Satellite imagery loops revealed the presence of a mid-level dry slot rotating around a circulation centered over south central Missouri. The dry slot rotated through Arkansas during the early afternoon hours, then progressed into southwest Kentucky. At 0000 UTC 18 June, a surface trough extended east from near Paducah to about 20 miles north of Bowling Green Kentucky. A 23-26 m s-1 speed maximum between 2.4 and 3.0 km located over the region was shown by the 0000 UTC Nashville, TN (BNA) sounding (not shown). Table 1 lists various convective parameters from both the BNA and LIT soundings.
3. NUMERICAL MODEL COMPARISON
This section examined the model output that would have been available to
the operational forecasters during the mid-afternoon hours on 17 June, 1997. This included
the 1200 UTC NGM, Early-
Eta, and the 1800 UTC RUC. Fields studied included 500 mb heights, vorticity, and temperatures, 500 and 250 mb isotachs, 850 mb isotachs and moisture fields, 1000 to 500 mb mean relative humidity, and 0-3 km storm relative helicity fields. Storm relative inflow at 850 mb and SR flow at 500 mb were examined using a PC-GRIDDS macro (Thompson, 1996). Bulk Richardson Shear, which considers shear over the lowest 6 km, was also examined via a PC-GRIDDS macro. Table 2 lists convective parameters from the models. The 12 hour forecast data were compared to satellite and 0000 UTC observations.
1200 UTC Eta model
A positively tilted 500 mb trough was forecast to lift from southern Oklahoma into northern Arkansas by 0000 UTC. PVA was forecast to be channeled. An 850 mb moisture axis was forecast from southern Arkansas into west Tennessee with dewpoints near 14o C. Mean relative humidity panels also depicted a dry slot rotating into extreme southwest Kentucky.
1200 UTC NGM model
As with the ETA model, a positively tilted 500 mb trough was forecast to lift from southern Oklahoma into northern Arkansas by 0000 UTC. PVA was forecast to be channeled. The 850 mb jet was forecast to be over southern Tennessee, farther south and weaker than the Eta. The 850 mb moisture axis was from southern Arkansas into southeast Tennessee with dewpoints near 16o C. Mean relative humidity panels also depicted the dry slot extending from southeast Missouri into central Kentucky by the time of the severe weather. This model had the best depiction of the dry slot of the three studied.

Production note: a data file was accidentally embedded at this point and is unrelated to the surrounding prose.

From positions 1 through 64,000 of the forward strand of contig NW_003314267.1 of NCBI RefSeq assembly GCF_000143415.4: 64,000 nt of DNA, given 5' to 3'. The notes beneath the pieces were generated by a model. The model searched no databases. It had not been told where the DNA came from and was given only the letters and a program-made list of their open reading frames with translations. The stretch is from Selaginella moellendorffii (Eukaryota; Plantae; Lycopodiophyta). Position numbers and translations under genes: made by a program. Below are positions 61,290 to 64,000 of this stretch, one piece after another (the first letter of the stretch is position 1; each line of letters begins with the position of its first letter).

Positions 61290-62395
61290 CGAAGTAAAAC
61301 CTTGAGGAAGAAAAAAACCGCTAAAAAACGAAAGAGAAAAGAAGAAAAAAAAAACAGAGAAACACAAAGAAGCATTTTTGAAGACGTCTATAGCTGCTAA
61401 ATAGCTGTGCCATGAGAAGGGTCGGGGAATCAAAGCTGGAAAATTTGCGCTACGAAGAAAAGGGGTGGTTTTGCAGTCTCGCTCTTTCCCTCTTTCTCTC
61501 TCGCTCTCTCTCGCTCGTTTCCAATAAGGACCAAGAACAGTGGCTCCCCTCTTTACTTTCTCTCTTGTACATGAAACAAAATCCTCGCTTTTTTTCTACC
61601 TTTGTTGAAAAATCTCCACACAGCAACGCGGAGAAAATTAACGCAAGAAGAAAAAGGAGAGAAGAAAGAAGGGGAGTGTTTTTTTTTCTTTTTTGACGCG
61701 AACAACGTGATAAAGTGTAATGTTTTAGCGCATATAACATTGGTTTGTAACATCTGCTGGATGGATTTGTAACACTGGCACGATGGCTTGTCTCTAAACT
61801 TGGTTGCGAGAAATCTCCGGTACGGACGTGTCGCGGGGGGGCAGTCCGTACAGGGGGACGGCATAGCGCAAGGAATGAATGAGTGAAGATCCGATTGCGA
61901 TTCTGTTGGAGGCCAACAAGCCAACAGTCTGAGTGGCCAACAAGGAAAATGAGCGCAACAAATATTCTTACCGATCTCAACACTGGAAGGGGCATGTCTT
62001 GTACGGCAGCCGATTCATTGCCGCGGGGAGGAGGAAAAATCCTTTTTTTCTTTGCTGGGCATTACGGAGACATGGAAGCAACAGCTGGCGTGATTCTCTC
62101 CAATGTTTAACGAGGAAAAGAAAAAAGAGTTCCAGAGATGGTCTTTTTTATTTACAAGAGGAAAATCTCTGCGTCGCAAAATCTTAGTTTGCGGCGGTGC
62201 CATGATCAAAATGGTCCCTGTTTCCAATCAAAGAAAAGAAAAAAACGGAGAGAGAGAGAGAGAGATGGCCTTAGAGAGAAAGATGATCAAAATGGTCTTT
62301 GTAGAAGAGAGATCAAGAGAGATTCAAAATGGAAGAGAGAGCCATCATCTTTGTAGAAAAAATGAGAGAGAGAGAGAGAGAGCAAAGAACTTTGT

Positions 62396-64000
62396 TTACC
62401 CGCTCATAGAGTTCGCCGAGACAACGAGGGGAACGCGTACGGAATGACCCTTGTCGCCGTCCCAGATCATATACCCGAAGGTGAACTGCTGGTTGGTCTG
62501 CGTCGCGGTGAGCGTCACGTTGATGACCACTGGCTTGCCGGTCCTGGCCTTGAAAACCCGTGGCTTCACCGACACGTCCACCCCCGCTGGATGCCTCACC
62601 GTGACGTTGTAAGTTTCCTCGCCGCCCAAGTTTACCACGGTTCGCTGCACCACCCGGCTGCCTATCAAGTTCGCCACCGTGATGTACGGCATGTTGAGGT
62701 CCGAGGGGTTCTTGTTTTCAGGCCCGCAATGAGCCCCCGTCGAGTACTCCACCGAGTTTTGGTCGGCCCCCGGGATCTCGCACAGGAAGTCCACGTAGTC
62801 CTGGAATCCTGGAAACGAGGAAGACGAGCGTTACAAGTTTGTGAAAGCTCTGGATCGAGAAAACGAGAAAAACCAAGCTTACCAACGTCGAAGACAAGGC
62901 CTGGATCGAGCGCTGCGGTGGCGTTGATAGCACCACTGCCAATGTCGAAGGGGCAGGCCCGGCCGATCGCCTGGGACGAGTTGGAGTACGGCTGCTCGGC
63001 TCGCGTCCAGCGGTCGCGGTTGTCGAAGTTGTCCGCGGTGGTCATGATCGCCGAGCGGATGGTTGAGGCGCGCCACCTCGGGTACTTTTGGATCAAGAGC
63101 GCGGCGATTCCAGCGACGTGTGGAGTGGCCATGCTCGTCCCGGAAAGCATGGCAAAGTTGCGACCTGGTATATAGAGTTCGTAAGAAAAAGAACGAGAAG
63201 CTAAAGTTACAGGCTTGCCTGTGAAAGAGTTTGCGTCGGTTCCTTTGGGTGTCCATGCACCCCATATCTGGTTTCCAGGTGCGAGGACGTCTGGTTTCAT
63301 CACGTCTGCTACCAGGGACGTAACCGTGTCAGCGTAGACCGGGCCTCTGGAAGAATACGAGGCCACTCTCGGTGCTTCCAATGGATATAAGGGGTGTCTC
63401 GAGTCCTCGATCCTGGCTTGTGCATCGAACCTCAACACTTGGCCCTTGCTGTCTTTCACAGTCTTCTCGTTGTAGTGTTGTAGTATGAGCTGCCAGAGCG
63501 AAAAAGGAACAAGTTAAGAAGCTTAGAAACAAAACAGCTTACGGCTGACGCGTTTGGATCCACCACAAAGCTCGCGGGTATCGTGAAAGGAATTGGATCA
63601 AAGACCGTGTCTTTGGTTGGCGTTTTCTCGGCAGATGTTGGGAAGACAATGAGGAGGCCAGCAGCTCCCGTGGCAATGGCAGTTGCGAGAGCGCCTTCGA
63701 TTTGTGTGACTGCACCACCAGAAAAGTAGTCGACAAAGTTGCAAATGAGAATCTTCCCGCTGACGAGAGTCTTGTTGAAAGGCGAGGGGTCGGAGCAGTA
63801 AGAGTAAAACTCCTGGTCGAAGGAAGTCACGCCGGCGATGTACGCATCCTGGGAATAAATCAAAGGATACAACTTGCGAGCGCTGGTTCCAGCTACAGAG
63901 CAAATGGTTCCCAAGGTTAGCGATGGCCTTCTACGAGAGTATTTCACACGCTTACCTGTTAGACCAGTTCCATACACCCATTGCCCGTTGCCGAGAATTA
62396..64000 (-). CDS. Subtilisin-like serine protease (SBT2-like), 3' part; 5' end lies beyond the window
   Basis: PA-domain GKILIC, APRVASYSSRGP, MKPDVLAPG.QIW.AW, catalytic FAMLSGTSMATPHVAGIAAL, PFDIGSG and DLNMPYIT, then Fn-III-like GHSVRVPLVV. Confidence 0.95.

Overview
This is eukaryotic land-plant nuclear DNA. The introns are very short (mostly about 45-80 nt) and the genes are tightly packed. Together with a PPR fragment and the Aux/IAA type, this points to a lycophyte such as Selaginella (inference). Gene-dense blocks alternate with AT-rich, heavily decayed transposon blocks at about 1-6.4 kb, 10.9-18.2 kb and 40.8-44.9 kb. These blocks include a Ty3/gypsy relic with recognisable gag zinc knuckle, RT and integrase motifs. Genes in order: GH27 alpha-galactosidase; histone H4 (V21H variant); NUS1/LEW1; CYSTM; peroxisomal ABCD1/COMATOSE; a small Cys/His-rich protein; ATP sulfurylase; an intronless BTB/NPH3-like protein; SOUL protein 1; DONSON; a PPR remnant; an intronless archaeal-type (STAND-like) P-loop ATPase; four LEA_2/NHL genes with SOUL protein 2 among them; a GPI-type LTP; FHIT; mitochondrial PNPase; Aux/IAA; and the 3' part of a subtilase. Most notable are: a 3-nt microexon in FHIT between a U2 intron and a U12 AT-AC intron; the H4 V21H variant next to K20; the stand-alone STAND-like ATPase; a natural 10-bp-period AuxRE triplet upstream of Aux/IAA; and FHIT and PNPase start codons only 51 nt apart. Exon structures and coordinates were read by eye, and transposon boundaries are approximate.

1800 UTC RUC model
A positively tilted 500 mb trough was forecast to be located over central Arkansas at 0000 UTC, a bit further south than the earlier Eta and NGM positions. Weak PVA was forecast over the western part of the region. The 850 mb jet was forecast to be centered over northern Alabama into middle Tennessee. The mean relative humidity panel showed the dry slot along the Gulf Coast.
|SR Helicity (m2 s2)||0-40||40-80||30-40|
|Favorable SR flow - 850 mb||N||N||N|
|Favorable SR flow - 500 mb||Y||Y||Y|
|850 Jet (m s-1)||10-13||15-18||10-15|
|500 Jet (m s-1)||23||23||26|
|250 Jet (m s-1)||33||41||36|
|Dry Slot near area||Y||Y||N|
4. RADAR OBSERVATIONS
WSR-88D Archive II data, utilizing WATADS 9.0 (1997), was used in this study due to incomplete archive IV data from the offices involved. Data from KHPX (Ft. Campbell) was used for the Central Christian County and Oak Grove storms, data from KPAH was used for the Evansville storm. When analyzing archive II data, a few important features were much clearer than when utilizing archive IV data. This will be pointed out, where appropriate, in the following discussions.
Storm #1 - Central Christian County Storm